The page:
IU Announces Plans for a Personalized Medicine Institute

Reading time: 4 – 7 minutes

Earlier this month, Indiana University announced a major commitment to research in one of healthcare’s most promising fields, personalized medicine. The Indiana Institute for Personalized Medicine will pursue genome-based and pharmacogenomics studies in cardiology, pediatrics, obstetrics and cancer, as well as other areas [1]. The emergence of personalized medicine, which targets individualized treatment and care based on personal and genetic variation, is creating a thriving market. Indeed, the market for personalized medicine in the United States is $232 billion and is projected to grow 11% annually [2].

Indiana Institute for Personalized Medicine

Initial funding of $11.25 million for the institute will be provided by the IU School of Medicine, the school’s Department of Medicine, Indiana University-Purdue University Indianapolis, the Indiana Physician Scientist Initiative and the Indiana University Melvin and Bren Simon Cancer Center. The institue’s members will be drawn from the IU schools of medicine, informatics and nursing.

Dr. David Flockhart, Director of the institute, said [1]:

Much of the future of health care is in personalized medicine, meaning more precise targeting of the right medication to the right patient at the right time. We believe it should lead to cost benefits — it clearly will be better for patients.

The mission of the Indiana Institute for Personalized Medicine will be to conduct research, train new specialists in personalized medicine and promote the translation of scientific discoveries into new more precise therapeutics for patient care. To help move scientific discoveries to patient bedsides, the institute will have a panel of IU scientists that will assist researchers moving their research beyond the laboratory stages. Initially, the advisory panel will have 21 members and be chaired by Wade Clapp, M.D., chairman of the Department of Pediatrics.

Mathew Palakal, Ph.D., associate dean for graduate studies and research at the School of Informatics said [1]:

Research in personalized medicine spans a broad spectrum from systems biology to nanomedicine to gene therapy. Our research in such areas as systems biology, biological network analysis and proteomics, along with our graduate programs in health informatics and bioinformatics, will enable informatics and the School of Informatics to play a significant role in the success of the institute.

Personalized Medicine and Systems Biology

Institute members will include staff from the IU school of Informatics, some of which may also be affiliated with the Indiana Center for Systems Biology and Personalized Medicine (CSBPM). Founded in 2008, the CSBPM works to bring new discoveries in biology to clinical applications. The center’s mission is to cultivate “systems biology” approaches to address translational biomedical research problems.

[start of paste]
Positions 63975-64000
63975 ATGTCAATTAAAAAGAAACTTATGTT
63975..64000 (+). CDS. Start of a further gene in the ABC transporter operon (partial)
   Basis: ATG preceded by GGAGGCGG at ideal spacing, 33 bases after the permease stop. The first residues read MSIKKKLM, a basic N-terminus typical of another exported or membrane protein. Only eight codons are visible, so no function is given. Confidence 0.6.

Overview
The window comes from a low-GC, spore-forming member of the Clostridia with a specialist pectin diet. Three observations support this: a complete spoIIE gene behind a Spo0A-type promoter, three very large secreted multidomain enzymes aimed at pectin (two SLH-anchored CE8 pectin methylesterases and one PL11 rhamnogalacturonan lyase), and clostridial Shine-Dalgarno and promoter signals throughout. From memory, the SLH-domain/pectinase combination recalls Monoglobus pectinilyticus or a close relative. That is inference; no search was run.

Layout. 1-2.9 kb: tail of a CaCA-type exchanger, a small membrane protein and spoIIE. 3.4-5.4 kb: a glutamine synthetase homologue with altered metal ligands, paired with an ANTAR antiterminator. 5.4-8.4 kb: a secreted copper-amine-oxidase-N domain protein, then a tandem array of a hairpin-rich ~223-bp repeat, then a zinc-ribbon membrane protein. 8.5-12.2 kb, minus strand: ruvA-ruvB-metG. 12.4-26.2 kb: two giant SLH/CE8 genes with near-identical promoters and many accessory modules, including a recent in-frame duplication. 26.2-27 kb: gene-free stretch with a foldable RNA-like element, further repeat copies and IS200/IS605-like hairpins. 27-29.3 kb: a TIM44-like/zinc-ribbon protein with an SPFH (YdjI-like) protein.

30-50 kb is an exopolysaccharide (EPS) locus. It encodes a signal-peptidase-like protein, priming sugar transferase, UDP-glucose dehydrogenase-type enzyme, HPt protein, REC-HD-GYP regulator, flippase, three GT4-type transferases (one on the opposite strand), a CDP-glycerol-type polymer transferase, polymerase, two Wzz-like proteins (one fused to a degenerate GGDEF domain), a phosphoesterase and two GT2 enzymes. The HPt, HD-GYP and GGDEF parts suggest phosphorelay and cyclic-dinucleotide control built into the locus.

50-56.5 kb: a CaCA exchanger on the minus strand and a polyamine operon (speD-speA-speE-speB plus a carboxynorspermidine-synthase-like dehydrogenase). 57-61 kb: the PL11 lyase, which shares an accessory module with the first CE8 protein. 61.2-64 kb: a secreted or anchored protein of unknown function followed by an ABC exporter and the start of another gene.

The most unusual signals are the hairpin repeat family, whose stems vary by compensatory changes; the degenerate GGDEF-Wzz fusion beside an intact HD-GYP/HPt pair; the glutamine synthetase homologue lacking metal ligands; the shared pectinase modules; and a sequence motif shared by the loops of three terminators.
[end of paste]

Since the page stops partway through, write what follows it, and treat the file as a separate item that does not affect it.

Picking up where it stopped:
Systems Biology: an emergent, interdisciplinary field that focuses on complex interactions in biological systems and how those interactions give rise to the function and behavior of that system.

Researchers who examine complex biological systems often feel frustrated because they are unable to put all their data together, in many cases tens of thousands of individual measurements. CSBPM co-director Sunil S. Badve, director of the translational genomics core at the IU School of Medicine and a primary pathologist for breast cancer research, understands the frustrations of both clinicians and basic science researchers. In a 2009 story about the CSBPM, Badve said [3]:

Until recently, cancer was cancer. Technology has advanced, and now we look at hundreds of markers, thousands of markers, at a time. We know the whole genome. So the question is, are there differences in tumor A versus tumor B when it is the same kind of cancer? And, can we exploit those differences for therapy purposes? Is type A cancer more responsive to a certain type of chemotherapy? That is the basis of personalized medicine. Each person has an unusual tumor regardless of whether it is breast or colon or lung cancer, and each unusual tumor needs to be treated according to the characteristics of that tumor.

Personalized Medicine is Promoting Collaboration

A recent first-of-its-kind study from the Tufts Center for the Study of Drug Development to measure the pharma/biotech industry’s progress in developing personalized medicines found that it is “occupying a growing role in the clinical pipelines of drug developers, and is leading companies to change their R&D paradigms, including how they make go/no-go decisions” [4]. One of the most important findings from the Tufts study revealed that drug developers are teaming with external partners, including academic medical centers and diagnostics developers, to advance the science of personalized medicine. This demonstrates that the process of achieving personalized medicine is dependent on industry-academia and industry-physician collaboration and relationships.

References

  1. IU Personalized Medicine Institute to Develop Targeted and Individualized Treatments. Indiana University School of Medicine News. 2011 Feb 8.
  2. The New Science of Personalized Medicine: Translating the Promise into Practice. PricewaterhouseCoopers LLP. 2009 Oct.
  3. Reassembling the Elephant. Research & Creative Activity. Indiana University Office of the Vice Provost for Research. Volume XXXI Number 2. 2009 Spring.
  4. Personalized Medicines Are Shaping the Way R&D Is Done, According to Tufts Center for the Study of Drug Development. Tufts Center for the Study of Drug Development. 2010 Nov 16.